A complex and mostly undiscovered organ, our brain has two sides. The left is logical, verbal and processes in analytical and sequential ways, looking first at the pieces and then putting them together to get the whole. The right side processes information in an intuitive, simultaneous way. It is creative, colorful and sees the big picture. While both sides work together in our everyday lives, we usually have a natural tendency toward one way of thinking: the dominant side or the side that makes up for a huge part of our personalities and talents.
For one chemical engineering student, it’s difficult to know which the dominant side is for she has no difficulty shifting between the two. One moment she is talking about polymers and processes, the next she is giving a poetry reading. Summing it up, Jasmine Danielle Morris (ChE’14) is a spectacular confluence of left brain and right brain.
A senior with a five-year plan, Morris is a chemical engineering student, part of the Haraka Writers (a poetry group committed to literary expression of the Black experience) and works part-time in Purdue’s Telefund to help raise money for scholarships – a topic near and dear to her.
When trying to decide what college was right for her, Morris looked at several but it was ultimately Purdue that offered the most comprehensive scholarship package, the fullest opportunity for involvement and the best in academics for her engineering objectives. “I just knew Purdue was the right place for me,” she states.
The catalyst for her dream to become an engineer was Project Lead the Way, a program to introduce engineering to middle and high school students. “Project Lead the Way offers a variety of engineering courses, which I started taking in middle school, so I’ve known since the 7th grade that I wanted to be an engineer,” she chuckles. “I’ve had all those years of taking different types of engineering. Because of Purdue’s reputation in engineering and everything else it had to offer, I knew I had to come here.”
Scholarships helped pay for her education but still needing to cover the daily expenses, she began looking for a job. “A friend of mine who had worked in Telefund for a long time told me about an open position. The hours worked for me and I’ve been hooked on calling for Telefund since I got my first pledge,” she explains proudly. Speaking to potential donors on behalf of Purdue allows her to call on all sections of her brain. “I love talking to people so I get my social fix but I’m also calling on behalf of the Black Cultural Center (BCC) and chemical engineering so I need to be able to respond to questions and provide a lot of important information. Ultimately, talking about the impact of each gift is where I land in most conversations and I can speak to that on a very personal level.”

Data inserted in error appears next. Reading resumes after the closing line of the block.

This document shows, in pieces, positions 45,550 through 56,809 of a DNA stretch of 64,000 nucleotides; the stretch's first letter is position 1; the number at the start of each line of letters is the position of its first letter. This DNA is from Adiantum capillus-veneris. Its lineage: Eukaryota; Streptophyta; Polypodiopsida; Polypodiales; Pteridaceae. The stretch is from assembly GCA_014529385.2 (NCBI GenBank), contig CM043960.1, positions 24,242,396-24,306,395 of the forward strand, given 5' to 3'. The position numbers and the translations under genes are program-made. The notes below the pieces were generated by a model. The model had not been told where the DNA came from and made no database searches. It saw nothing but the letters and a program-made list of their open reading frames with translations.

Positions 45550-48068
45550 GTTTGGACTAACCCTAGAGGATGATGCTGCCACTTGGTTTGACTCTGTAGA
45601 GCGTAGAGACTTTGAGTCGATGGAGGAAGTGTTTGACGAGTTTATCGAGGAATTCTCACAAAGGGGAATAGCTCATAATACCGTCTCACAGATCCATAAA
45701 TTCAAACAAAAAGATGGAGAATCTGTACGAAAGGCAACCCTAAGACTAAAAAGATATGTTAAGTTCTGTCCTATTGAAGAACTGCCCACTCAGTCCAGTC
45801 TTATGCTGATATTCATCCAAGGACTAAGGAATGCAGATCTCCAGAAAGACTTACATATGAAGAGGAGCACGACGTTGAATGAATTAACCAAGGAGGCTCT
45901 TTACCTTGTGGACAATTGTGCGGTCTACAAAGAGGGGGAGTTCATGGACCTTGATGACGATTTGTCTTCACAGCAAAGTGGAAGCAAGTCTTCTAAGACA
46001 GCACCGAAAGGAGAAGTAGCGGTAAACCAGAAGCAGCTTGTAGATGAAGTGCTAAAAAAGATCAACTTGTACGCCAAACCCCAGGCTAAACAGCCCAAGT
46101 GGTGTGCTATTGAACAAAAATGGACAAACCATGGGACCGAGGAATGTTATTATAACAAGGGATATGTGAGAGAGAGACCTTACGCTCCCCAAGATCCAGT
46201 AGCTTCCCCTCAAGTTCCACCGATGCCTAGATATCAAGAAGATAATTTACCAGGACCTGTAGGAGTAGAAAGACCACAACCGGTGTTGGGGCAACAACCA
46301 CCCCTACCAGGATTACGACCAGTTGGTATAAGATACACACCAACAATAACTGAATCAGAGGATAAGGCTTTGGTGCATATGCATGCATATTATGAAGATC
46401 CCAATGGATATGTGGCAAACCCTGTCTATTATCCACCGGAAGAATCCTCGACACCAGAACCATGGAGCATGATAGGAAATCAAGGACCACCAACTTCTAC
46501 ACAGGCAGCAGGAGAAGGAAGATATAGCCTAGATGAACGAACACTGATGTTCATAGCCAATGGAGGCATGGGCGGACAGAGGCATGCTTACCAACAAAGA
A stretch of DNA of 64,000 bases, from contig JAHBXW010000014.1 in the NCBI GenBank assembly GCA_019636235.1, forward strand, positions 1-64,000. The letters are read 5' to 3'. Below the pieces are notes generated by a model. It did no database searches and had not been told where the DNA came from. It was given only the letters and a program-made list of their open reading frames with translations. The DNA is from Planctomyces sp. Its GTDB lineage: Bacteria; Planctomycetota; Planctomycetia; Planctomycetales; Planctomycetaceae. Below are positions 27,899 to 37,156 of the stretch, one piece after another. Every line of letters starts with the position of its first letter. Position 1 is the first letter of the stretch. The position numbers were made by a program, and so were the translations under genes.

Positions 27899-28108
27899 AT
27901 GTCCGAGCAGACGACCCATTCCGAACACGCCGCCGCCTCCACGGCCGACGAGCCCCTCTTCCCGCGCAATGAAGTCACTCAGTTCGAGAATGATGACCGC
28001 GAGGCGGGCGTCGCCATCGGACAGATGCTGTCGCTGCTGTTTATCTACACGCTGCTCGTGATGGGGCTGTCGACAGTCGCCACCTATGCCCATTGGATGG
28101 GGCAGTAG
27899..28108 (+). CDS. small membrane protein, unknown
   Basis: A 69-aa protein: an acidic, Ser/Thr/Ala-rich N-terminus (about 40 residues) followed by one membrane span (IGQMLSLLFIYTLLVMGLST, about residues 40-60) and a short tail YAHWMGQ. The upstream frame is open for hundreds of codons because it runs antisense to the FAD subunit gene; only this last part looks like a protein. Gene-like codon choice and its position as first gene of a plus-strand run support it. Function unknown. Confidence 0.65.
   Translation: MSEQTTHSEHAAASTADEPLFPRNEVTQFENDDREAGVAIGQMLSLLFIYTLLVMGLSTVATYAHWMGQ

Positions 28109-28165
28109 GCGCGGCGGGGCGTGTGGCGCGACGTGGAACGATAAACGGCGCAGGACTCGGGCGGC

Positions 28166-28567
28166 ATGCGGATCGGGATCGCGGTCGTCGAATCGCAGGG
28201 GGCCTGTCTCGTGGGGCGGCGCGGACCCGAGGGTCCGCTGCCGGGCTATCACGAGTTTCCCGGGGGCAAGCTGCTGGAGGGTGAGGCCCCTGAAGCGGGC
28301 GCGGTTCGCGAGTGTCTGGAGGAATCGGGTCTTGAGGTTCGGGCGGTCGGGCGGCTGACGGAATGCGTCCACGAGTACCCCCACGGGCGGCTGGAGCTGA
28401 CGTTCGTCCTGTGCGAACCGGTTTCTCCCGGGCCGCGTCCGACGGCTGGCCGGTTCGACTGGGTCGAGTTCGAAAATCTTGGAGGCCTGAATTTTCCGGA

Morris is a juggernaut of enthusiasm and with an unprecedented 34 percent pledge rate for calling people who have never given to Purdue, exhibits a sagacious grasp of the impact of philanthropy. She states, “I’ve had the opportunity to reach out to people, especially minorities who were at Purdue before the BCC was here, and tell them about all the new BCC and the wonderful things we’re doing here. Hearing their stories has been deeply touching for me and has made me feel extraordinarily proud and privileged to be a Boilermaker.”
In its own right, being an engineering student keeps her plate full. Add the Haraka writers and her work at Purdue Telefund, and there are few hours left in the week. But that doesn’t seem to bother Morris. She’s enjoying every opportunity, and believes each and every experience at Purdue has allowed her to develop the best of herself, including both sides of her brain.